Photography Foundations: 3 Elements of Exposure
July 22, 2013
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Written by Foundations instructor Laura Mackin
All designers use photography in some capacity. With this in mind, Harrington's Foundations Program has been collaborating with the Digital Photography Program on videos that illustrate basic photo techniques. Our first video covers exposure controls: (vimeo.com/70501344)
Harrington College of Design Video on Camera Exposure from Harrington College of Design on Vimeo.
A photographic exposure is the process of allowing light into a camera & onto a sensor. The image sensor records the light as pixels, creating a digital image file. This process involves 3 elements:
— Shutter Speed
Each element can be controlled by the photographer to achieve different visual effects. Once you're familiar with the visual effects of exposure settings, you can prioritize a specific element to achieve a specific result.
ISO is a measure of electronic sensitivity. The higher the ISO, the more easily the camera sensor absorbs light.
Here is a typical ISO sequence:
<< less light << >> more light >>
50, 100, 200, 400, 800, 1600, 3200
A high ISO, like 1600, is useful for dark situations. But it also tends to produce an image with more noise. To avoid image noise, it is best to shoot at the lowest ISO possible, typically 100.
A mechanical camera shutter is essentially a metal flap that prevents light from reaching the sensor. The shutter opens for a determined period of time, exposing light to the sensor.
Shutter speeds are measured in seconds or fractions of seconds. A standard sequence of shutter speeds ranges from 1/1000th of a second to 1 second. With each stop setting, the exposure time either doubles or halves. For example, reducing the shutter speed from 1/15th of a second to 1/30th of a second cuts the exposure time in half, thereby halving light intensity.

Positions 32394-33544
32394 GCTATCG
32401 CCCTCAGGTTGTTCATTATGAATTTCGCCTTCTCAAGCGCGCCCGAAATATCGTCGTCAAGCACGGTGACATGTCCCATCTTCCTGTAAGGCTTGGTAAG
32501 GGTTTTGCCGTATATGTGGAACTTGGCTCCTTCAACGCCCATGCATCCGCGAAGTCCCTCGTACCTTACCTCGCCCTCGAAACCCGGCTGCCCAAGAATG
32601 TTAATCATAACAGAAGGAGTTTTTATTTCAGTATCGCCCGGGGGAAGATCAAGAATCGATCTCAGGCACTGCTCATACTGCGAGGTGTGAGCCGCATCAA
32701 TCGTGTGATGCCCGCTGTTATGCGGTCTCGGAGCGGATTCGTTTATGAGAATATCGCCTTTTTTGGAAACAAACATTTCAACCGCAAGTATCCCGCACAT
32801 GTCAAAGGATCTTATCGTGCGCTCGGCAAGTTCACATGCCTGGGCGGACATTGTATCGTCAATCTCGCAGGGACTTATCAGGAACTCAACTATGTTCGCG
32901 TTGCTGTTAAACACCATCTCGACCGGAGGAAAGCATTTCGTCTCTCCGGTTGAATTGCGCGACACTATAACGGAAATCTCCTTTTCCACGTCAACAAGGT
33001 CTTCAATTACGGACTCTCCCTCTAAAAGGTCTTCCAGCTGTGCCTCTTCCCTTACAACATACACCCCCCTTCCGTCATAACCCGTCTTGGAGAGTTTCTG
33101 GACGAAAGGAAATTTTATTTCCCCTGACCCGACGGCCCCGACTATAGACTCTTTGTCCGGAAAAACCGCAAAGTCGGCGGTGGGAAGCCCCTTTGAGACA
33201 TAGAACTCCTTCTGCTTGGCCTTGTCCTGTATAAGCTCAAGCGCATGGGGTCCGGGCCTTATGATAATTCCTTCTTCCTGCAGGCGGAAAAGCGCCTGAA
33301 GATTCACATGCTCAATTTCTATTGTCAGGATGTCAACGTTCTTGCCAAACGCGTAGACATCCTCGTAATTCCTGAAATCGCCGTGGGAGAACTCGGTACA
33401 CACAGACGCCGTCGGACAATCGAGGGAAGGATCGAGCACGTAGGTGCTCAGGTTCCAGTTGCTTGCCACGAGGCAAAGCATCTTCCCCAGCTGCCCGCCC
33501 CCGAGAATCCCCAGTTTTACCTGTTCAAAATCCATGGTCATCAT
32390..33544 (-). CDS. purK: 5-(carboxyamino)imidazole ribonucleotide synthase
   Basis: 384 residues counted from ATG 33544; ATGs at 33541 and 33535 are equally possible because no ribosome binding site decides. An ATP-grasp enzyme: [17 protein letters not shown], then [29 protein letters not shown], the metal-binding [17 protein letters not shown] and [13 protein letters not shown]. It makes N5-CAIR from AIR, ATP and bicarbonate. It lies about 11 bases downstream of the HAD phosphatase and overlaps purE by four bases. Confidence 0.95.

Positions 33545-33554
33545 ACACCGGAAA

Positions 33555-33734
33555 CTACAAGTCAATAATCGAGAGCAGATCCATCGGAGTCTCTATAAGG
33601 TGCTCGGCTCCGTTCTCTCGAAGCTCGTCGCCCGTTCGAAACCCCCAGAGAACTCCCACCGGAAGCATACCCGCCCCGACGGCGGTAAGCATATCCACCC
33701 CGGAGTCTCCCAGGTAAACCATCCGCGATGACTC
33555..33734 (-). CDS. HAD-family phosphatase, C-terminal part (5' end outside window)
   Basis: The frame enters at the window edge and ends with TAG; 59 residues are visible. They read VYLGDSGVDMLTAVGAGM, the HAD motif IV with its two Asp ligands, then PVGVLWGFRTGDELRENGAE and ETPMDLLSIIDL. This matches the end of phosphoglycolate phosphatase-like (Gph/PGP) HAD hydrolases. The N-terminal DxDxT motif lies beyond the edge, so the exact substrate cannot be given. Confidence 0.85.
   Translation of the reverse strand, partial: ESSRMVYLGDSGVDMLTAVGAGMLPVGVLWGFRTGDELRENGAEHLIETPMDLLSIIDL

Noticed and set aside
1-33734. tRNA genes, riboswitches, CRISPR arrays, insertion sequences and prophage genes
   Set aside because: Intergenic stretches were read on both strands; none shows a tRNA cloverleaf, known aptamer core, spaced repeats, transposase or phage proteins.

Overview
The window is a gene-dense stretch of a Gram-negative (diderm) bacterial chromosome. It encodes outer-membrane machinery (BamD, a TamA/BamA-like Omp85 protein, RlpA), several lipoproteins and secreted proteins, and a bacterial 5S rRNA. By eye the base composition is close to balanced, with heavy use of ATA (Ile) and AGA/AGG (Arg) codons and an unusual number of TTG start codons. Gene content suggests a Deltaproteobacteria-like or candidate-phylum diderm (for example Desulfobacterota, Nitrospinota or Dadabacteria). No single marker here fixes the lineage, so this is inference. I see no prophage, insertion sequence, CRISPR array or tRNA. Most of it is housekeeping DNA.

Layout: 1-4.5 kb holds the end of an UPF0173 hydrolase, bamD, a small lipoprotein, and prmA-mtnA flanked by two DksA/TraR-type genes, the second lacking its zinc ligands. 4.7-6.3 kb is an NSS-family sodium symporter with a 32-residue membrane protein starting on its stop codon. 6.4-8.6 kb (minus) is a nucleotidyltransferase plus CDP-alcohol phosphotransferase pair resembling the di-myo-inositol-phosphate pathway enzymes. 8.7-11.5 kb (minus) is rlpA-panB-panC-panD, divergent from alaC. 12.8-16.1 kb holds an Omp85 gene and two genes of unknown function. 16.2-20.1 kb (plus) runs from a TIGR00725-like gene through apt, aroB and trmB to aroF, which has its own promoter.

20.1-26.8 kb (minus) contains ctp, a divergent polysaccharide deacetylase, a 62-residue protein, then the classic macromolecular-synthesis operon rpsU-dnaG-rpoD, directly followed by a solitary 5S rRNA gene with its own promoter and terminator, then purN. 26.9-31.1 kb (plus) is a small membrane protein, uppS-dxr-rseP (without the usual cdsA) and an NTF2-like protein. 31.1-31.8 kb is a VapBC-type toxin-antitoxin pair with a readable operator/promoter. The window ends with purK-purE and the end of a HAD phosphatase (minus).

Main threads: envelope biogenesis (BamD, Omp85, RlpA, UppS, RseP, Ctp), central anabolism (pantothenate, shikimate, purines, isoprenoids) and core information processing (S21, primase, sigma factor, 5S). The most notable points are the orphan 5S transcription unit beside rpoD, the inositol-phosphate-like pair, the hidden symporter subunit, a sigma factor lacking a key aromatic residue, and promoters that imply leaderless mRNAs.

When you're selecting a shutter speed, consider the element of movement. Long exposures allow more time to record movement within a single frame. So, slow shutter speeds blur movement. A fast shutter speed will freeze quick motion, but allows less light to reach the sensor.
Typically, a camera lens contains a mechanical iris that opens & closes to allow controlled amounts of light to enter the lens. This opening is called the aperture, and can be adjusted with f-stop settings.
Here is a standard sequence of aperture f/stops for a modern lens:
<< less light << >> more light >>
f/22, f/16, f/11, f/8, f/5.6, f/4, f/2.8, f/2, f/1.4
Notice how the light intensity increases as the f/number decreases. These units are based on a formula that consequently assigns the smallest number to the widest hole. So, an aperture setting of f/2 is wider than f/22. Wider holes allow more light to enter the lens.
Focus is a key consideration when selecting your f/stop setting. Depth of field is a term for the possible range of distances that can appear sharply focused in an image. A narrow aperture, like f/22, provides a broad depth of field, meaning that most of your image will be in focus. A wide aperture, like f/2, limits you to a shallow depth of field, meaning that only part of your image will be in focus; the rest will be blurred. A broad depth of field is not always the most desirable choice. When only part of your image is in focus, the blurred areas do not distract from the main subject.